Dick Wolf, hear him growl. In an era of streaming copycats and committee-think, Wolf remains network television’s signature franchise operator and master of his domain. Not since the stirring words “A Quinn Martin Production” were stamped on the opening credits of Cannon, Barnaby Jones, and The Streets of San Francisco has any prime-time producer been so identifiable with hard-grimacing, meat-and-potatoes action drama.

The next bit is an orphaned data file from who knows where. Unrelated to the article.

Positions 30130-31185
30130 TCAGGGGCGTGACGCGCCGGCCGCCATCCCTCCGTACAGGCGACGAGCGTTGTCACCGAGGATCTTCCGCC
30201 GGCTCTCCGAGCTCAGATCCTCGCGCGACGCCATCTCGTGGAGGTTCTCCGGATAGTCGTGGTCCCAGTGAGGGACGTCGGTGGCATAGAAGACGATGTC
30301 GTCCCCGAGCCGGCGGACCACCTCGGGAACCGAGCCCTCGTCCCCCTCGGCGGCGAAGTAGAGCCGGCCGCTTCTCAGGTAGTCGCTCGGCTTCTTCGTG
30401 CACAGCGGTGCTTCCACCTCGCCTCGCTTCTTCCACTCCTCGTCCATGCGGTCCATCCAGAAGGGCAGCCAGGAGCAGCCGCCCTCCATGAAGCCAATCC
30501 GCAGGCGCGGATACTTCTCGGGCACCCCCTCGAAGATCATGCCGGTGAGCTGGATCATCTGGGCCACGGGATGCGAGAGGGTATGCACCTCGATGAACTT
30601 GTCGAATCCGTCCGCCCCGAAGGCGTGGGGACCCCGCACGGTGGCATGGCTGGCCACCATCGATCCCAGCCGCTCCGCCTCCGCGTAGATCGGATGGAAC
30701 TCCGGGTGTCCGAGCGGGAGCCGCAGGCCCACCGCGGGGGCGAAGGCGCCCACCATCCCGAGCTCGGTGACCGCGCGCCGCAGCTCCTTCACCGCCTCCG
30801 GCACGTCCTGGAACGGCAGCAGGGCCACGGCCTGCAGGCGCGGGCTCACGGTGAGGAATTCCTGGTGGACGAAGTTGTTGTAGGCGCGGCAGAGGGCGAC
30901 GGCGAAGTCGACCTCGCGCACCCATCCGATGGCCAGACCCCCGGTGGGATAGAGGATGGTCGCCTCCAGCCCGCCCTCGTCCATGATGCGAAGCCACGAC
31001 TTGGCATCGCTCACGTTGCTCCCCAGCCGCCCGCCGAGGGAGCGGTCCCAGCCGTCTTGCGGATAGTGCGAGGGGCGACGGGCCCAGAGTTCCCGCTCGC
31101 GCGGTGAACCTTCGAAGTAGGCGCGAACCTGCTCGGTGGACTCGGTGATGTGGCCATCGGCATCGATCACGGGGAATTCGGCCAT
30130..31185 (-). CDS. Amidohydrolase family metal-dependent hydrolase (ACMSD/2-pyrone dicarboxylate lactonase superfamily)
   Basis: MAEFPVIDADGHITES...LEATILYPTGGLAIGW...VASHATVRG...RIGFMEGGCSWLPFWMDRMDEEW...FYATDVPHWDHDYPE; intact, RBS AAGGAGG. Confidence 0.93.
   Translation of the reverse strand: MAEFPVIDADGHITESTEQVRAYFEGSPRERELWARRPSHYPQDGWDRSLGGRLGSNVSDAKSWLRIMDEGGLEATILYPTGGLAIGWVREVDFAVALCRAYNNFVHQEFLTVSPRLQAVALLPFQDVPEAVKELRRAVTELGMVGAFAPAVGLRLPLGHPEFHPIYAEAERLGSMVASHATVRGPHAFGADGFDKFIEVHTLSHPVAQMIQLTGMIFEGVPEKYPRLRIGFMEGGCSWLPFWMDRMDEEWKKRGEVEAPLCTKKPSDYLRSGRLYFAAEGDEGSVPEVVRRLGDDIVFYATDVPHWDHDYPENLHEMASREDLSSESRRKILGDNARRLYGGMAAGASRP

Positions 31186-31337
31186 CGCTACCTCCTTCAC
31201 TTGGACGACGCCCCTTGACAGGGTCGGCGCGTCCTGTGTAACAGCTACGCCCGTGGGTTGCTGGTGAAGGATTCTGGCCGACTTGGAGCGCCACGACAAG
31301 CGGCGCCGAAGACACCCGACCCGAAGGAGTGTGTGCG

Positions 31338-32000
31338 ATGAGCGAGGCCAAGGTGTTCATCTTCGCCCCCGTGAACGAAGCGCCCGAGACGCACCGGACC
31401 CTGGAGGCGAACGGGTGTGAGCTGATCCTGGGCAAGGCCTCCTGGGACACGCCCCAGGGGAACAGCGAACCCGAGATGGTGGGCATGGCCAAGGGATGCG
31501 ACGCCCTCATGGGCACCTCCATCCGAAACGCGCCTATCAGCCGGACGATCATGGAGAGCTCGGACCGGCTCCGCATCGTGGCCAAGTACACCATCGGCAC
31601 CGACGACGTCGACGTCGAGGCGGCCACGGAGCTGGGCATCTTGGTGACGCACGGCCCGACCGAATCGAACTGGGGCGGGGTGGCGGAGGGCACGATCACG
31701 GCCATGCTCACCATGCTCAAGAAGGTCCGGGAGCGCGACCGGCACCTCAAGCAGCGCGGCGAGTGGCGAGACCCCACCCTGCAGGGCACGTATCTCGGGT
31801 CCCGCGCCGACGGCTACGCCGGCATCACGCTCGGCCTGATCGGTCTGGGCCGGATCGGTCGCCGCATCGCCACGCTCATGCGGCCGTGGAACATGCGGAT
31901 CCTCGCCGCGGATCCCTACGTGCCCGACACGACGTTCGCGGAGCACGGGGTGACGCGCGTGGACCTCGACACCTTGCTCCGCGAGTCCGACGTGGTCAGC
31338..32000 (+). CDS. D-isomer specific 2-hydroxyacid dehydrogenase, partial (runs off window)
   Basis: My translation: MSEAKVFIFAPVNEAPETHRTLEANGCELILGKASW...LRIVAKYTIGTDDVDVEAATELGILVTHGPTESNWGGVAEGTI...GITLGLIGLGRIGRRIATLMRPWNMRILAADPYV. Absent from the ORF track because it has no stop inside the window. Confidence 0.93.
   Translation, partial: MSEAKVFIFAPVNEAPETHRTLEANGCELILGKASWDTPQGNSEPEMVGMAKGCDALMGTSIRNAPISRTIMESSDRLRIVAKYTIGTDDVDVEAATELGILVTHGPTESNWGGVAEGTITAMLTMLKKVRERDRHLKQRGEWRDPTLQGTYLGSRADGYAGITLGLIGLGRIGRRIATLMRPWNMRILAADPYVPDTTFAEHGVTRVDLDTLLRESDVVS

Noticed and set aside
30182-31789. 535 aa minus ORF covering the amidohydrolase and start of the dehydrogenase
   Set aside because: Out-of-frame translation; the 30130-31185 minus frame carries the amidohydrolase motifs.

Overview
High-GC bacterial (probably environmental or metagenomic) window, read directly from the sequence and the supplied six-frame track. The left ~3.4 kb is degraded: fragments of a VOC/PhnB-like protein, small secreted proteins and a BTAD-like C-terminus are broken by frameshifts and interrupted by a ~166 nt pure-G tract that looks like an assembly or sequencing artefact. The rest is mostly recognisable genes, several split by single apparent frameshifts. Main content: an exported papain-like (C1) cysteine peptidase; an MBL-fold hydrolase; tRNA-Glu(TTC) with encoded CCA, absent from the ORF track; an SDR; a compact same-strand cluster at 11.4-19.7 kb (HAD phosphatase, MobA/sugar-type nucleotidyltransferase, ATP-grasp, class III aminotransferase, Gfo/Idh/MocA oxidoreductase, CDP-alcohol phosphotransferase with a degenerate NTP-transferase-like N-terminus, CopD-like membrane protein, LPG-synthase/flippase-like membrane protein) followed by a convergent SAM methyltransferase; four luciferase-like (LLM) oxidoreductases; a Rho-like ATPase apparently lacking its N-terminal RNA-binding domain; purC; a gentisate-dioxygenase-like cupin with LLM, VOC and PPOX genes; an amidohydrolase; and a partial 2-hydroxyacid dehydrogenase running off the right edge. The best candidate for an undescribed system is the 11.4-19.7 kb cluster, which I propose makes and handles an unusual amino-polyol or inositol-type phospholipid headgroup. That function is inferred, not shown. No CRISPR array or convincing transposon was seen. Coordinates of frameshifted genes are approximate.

What Wolf added to the prime-time suspense package was social density, racial and sexual diversity, and the grinding mesh of interlocking interests. He adopted and adapted the director Sidney Lumet’s institutional inquiry into crime, corruption, and legal bartering in films such as Serpico, Prince of the City, and Q&A for the television, beginning with Law & Order in 1990, presenting a cross-sectional portrait of urban strife and status hierarchy, and packing his casts with Broadway actors who could drop nuance into a scene like a dime.